Call for TGA transparency
CALLS for greater transparency within the Therapeutic Goods Administration (TGA) have been renewed by a leading academic, who has labelled the organisation as being among the “most secret” regulation agencies in the world.
According to Dr Agnes Vitry (PhD), senior research fellow at the University of South Australia’s Division of Health Sciences, recent studies demonstrated that UK, European and even US authorities were more transparent, despite contending with more powerful pharmaceutical industries.
In particular, Dr Vitry held up the US Food and Drug Administration as a model of best practice, noting meeting minutes and information on new drugs were publicly available on its website.
In Australia, neither prescribers nor consumers are able to access information on how the TGA’s Australian Drug Evaluation Committee makes its decision on new medications.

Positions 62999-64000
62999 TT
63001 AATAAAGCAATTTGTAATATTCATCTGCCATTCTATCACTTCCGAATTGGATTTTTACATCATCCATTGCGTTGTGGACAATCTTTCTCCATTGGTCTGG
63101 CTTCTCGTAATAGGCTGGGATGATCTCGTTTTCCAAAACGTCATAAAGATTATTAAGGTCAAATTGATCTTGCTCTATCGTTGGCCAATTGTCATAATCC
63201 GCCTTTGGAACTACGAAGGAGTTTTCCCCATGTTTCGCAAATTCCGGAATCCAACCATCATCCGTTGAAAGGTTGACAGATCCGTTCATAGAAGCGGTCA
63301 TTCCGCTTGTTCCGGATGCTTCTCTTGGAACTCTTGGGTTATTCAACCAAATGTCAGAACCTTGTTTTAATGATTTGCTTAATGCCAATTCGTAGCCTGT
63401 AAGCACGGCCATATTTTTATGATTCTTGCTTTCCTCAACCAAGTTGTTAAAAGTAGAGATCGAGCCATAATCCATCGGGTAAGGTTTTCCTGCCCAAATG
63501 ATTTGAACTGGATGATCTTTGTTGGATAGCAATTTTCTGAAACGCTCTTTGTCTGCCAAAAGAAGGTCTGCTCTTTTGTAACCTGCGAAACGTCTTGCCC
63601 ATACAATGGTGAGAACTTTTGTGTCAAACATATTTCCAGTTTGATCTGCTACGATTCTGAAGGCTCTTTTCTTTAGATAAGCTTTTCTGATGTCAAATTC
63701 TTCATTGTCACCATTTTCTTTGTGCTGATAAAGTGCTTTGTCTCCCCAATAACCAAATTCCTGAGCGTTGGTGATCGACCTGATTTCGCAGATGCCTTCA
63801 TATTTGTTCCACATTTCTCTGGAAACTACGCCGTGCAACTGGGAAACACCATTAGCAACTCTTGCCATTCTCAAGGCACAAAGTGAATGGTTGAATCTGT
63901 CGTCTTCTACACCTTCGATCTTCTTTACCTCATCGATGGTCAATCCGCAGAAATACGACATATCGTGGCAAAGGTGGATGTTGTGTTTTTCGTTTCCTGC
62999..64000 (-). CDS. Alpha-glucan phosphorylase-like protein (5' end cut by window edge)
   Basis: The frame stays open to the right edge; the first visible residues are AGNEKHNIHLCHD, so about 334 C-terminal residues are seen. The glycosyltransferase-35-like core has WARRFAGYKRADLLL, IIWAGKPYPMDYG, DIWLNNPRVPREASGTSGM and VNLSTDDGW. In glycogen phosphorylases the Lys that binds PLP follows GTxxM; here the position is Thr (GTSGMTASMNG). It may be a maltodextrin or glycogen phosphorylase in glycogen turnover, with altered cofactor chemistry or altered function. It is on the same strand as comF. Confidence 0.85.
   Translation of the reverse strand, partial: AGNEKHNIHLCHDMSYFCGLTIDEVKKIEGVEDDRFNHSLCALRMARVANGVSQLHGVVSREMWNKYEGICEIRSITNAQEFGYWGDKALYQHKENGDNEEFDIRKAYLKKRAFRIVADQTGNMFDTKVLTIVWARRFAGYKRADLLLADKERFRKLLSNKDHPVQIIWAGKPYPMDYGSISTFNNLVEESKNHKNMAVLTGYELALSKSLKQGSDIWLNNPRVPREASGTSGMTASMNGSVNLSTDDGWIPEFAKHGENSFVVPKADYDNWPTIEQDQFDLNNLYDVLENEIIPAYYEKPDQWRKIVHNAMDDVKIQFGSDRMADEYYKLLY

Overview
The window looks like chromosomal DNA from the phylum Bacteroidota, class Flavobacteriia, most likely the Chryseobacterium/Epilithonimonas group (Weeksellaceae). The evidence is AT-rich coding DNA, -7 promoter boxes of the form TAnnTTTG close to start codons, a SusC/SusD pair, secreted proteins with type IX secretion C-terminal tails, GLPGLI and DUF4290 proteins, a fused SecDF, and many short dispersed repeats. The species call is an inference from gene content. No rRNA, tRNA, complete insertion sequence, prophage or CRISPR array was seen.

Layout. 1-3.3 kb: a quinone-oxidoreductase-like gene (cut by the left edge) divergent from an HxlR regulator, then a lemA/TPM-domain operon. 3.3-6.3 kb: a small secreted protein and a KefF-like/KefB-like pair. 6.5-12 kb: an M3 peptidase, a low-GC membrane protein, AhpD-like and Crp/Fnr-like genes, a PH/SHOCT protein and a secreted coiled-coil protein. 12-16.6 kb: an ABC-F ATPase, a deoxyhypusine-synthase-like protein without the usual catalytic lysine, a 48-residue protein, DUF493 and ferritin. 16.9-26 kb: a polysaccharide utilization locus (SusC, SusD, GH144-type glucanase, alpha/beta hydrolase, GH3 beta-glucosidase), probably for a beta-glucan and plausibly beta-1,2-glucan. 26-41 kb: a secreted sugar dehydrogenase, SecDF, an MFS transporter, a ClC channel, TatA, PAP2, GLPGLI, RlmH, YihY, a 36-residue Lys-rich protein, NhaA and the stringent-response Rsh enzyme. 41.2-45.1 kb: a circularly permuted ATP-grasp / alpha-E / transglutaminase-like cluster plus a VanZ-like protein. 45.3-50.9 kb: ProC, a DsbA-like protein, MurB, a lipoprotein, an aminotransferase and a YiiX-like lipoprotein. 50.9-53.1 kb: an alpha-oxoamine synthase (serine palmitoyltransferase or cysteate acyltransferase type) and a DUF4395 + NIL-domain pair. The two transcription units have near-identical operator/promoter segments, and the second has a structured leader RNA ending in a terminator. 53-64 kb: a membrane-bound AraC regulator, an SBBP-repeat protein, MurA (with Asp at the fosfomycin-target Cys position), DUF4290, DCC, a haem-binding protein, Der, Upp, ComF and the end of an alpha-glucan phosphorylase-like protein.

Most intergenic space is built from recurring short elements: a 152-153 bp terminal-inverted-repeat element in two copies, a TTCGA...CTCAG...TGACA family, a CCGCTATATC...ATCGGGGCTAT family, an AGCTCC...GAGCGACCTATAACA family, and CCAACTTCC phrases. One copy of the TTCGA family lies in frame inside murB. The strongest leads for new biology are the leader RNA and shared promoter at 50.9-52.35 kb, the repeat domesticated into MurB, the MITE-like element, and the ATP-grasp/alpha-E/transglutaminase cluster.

“There’s still an issue where product information for consumers or prescribers isn’t adequate – and there’s no government source for that information,” Dr Vitry said.
Dr Vitry said as Australia’s TGA was fully funded through fees from pharmaceutical companies, “decisions will be increasingly subject to public scrutiny because of the worry about conflicts of interest”.
She told MO the TGA needed to “show evidence that they’re still keeping public health as their main objective”.
The federal health department did not reply to MO’s request for a comment.